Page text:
Tulip Fever | Review

★★★

What a peculiar curate’s egg this is and such a long time in the making. Based on the eponymous book by Deborah Moggach, who also penned The Best Exotic Marigold Hotel’s source, Tulip Fever is a period pudding of the sort that proves to be watchable in the viewing but entirely forgettable by the credits. There are handsome performances all round, each gloriously dressed, and some lovely aesthetic details but it all hinges on a dull and silly central story, which is dramatically overshadowed by more engaging sub-plots.

Once upon a time, Tulip Fever bore all the hallmarks of a film destined for greatness. Steven Spielberg snapped up the rights before Moggach’s book had even hit shelves and, by 2004, was ready produce a John Madden directed – Keira Knightley and Jude Law starring – would-be awards sensation in the vogue of Shakespeare in Love. But then, changes in UK tax law forced the project off the rails, where it remained for the best part of a decade. In 2014, Harvey Weinstein – whose recent fall from grace has done the film’s distribution no favours – revived the film with a new cast and team. That it has taken a further four years for the regenerated Tulip Fever to win a UK cinema release speaks volumes.

The film’s pedigree is remarkable. There’s a script co-written by Moggach and Sir Tom Stoppard, music from Danny Elfman and cinematography courtesy of In Bruges’ Eigil Bryld. Justin Chadwick directs and a glittering cast headline. Judi Dench is delightful as a pipe-smoking, market-savvy Abbess, Tom Hollander scene stealing as a ‘doctor of female mysteries’ and Christoph Waltz empathetic in the role of cuckolded husband Cornelius Sandvoort. Curiously, the film’s leading duo alone fail to impress. Alicia Vikander plays earnest young orphan Sophia, who is early on betrothed to the widowed Cornelius but soon finds herself weak at the knees for the artist he hires the paint their portrait – Dane DeHaan’s Jan van Loos. In each scene the pair share, Vikander presents more as aghast than allured, whilst DeHaan looks to have run up a flight of steps in advance of every take. Thankfully, a career best turn by Holiday Grainger, as Sophia’s ill-fated maid, saves us from too much forbidden romance pot-boiling.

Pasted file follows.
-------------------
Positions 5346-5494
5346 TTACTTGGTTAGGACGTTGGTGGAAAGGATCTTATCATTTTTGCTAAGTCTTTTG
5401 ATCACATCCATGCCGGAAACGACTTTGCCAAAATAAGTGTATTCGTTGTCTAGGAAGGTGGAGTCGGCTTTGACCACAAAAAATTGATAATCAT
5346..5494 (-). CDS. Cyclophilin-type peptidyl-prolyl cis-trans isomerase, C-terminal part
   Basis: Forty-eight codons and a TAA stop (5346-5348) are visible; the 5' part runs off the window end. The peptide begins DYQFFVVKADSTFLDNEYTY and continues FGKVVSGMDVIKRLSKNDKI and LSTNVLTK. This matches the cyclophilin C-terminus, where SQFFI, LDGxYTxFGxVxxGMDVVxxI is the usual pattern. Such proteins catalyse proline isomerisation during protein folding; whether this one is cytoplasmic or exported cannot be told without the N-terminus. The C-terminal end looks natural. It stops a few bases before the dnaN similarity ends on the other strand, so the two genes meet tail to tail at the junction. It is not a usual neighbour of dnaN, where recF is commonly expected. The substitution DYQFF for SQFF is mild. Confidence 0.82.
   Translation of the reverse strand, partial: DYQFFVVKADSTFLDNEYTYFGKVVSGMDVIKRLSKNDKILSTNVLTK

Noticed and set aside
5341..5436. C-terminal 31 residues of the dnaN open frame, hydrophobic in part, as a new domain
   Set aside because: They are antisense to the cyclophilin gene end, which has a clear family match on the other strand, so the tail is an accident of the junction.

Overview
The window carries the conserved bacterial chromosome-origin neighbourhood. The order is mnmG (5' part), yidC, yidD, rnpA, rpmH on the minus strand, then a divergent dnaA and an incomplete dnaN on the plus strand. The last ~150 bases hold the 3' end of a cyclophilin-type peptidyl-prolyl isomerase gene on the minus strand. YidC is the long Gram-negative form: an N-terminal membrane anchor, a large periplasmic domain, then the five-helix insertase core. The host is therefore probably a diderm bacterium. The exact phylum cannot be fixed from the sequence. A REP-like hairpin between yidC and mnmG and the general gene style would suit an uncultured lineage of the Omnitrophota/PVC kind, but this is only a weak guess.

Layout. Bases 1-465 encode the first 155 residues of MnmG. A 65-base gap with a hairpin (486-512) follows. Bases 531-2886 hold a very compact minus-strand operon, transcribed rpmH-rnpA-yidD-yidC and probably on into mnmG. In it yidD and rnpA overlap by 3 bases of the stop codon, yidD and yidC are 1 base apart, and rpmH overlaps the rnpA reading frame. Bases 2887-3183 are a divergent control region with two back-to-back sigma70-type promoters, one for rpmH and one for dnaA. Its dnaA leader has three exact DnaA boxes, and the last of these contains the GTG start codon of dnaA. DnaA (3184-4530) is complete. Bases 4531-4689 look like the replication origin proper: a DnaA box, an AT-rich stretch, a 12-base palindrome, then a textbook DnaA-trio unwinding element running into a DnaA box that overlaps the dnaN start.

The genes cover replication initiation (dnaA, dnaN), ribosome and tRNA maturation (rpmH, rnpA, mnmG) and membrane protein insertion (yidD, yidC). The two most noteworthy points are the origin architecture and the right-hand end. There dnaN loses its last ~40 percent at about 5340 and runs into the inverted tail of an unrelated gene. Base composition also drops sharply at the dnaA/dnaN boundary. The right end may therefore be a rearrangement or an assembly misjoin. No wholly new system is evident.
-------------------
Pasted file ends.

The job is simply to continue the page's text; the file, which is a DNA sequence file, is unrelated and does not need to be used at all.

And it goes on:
Moggach drew her title from the Dutch mania for tulips that consumed traders in Amsterdam during the seventeenth century. It is in this blooming market that both book and film are set. This was an atmosphere in which tulip bulbs could fetch price tags ten times the annual income of a skilled craftsman and an era of lunacy that appears to have infused the plot itself. As stories go, this one isn’t hard to follow but proves nigh on impossible to believe. 

Though described as a ‘pompous old windbag’, Waltz plays Cornelius as a kindly senior, whose desire for a male heir is only natural for the period, with affectionate regard for his young wife. Awkward that the couple’s sex life is – Cornelius talks often of his ‘drowsy little soldier’ – Sophia’s draw to Jan lacks heat. Indeed, without Elfman’s score, one would be hard pressed to notice the moment they form a meaningful relationship. The second half of the film relies on absurd trickery and the ability of Sophia to fake pregnancy with a pillow down her dress.

On the subject of frocks, however, there are some undeniable beauties here. Few films have boasted so many fabulous ruffs, whilst Vikander looks divine whence clothed in an ultramarine, ultra expensive, shimmering gown. Dutch painting of the so-called Golden Age gained renown for its symbolic detail and there is plenty of that here. Chadwick frequently employs parallel editing to invite comparison between concurrent sequences and all is choreographed with heritage intent. To this end, at least, Tulip Fever is pleasing.

A-Z

T.S.

 

Advertisements

Leave a Reply

Fill in your details below or click an icon to log in:

WordPress.com Logo

You are commenting using your WordPress.com account. Log Out /  Change )

Google+ photo

You are commenting using your Google+ account. Log Out /  Change )

Twitter picture

You are commenting using your Twitter account. Log Out /  Change )

Facebook photo

You are commenting using your Facebook account. Log Out /  Change )

Connecting to %s